A review of defining and measuring sociability in children with intellectual disabilities

Fay Cook*, Chris Oliver

*Corresponding author for this work

Research output: Contribution to journalReview articlepeer-review

31 Citations (Scopus)


There is a substantial body of research indicating that compromised social functioning for individuals with intellectual disabilities has far reaching implications for quality of life, community participation and wellbeing. However, an inherent difficulty for research into social functioning is the lack of agreed definition of key concepts in the area. The current paper reviews definitions for four concepts related to the central concept of sociability (social cognition, social competence, social skills and social behaviour). By reviewing the definitions available in the wider social and cognitive psychology literature and comparing these to definitions provided in research with individuals with intellectual disabilities it is clear that concepts are poorly defined. The current article proposes working definitions which may be used give impetus to future debate in the area. The clinical implications of having implicitly understood concepts rather than definable and measurable traits are considered. The review calls for researchers to provide definitions for the concepts under investigation and their relationship to measures employed in research.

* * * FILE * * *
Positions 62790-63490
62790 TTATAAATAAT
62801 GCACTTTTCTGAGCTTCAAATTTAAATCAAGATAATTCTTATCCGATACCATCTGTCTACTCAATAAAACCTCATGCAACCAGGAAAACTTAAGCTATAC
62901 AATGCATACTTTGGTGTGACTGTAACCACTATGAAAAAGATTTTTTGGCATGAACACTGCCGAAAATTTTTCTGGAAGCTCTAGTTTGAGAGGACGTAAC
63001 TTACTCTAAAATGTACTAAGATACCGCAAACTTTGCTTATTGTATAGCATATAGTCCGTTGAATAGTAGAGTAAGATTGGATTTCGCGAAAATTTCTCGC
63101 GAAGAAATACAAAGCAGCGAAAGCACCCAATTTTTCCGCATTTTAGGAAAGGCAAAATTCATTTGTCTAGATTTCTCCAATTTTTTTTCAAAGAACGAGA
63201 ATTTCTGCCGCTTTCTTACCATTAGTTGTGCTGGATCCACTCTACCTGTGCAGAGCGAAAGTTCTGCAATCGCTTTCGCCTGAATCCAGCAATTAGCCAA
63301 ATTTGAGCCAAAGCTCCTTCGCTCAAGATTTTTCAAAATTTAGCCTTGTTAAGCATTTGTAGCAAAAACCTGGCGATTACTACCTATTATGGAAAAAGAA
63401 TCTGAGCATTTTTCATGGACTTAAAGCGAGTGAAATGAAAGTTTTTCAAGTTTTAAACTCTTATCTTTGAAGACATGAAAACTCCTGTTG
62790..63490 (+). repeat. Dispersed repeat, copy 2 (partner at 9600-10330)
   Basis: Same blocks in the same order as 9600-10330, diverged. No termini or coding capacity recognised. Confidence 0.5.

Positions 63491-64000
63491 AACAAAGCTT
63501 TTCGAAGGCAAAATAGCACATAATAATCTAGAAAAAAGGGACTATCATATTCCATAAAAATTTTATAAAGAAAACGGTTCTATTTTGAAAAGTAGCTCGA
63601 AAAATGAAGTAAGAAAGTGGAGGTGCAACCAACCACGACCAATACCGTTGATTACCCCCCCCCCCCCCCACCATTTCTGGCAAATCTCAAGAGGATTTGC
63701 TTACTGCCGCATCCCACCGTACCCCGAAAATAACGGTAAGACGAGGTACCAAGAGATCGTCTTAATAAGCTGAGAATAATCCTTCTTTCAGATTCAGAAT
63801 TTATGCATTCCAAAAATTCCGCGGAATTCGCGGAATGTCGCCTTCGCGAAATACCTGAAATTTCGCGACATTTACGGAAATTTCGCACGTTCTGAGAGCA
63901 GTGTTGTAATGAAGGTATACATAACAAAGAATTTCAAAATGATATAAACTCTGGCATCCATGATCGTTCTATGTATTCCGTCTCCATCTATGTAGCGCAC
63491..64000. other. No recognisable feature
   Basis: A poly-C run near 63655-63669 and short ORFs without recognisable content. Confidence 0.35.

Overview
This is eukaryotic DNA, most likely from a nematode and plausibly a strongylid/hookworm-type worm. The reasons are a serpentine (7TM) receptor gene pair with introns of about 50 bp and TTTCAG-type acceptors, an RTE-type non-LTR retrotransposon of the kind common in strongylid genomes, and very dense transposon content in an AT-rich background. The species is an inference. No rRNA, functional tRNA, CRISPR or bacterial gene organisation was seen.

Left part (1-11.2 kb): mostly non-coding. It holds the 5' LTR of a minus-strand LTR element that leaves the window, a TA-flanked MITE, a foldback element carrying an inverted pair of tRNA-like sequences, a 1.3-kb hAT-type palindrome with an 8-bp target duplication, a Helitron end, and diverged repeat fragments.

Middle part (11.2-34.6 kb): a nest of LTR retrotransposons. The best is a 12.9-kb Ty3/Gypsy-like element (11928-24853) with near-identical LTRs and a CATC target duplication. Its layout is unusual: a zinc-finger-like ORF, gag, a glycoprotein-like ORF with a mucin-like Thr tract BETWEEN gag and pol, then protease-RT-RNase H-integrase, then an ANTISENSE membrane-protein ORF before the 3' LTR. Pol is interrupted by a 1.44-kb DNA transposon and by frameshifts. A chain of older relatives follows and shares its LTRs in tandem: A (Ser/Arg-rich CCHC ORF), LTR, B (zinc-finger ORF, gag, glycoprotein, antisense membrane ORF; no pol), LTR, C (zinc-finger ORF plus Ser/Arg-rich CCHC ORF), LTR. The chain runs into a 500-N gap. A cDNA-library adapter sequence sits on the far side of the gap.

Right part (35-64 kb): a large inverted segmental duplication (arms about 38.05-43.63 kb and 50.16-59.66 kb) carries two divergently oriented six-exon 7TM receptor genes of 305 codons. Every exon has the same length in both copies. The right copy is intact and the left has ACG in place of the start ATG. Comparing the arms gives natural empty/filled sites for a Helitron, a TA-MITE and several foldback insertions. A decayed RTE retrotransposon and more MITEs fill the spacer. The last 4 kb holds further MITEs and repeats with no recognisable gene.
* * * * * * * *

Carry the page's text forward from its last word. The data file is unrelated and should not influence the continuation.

Original languageEnglish
Pages (from-to)11-24
Number of pages14
JournalResearch in Developmental Disabilities
Issue number1
Publication statusPublished - 1 Jan 2011


  • Children
  • Intellectual disability
  • Sociability
  • Social cognition
  • Social skills

ASJC Scopus subject areas

  • Developmental and Educational Psychology
  • Clinical Psychology


Dive into the research topics of 'A review of defining and measuring sociability in children with intellectual disabilities'. Together they form a unique fingerprint.

Cite this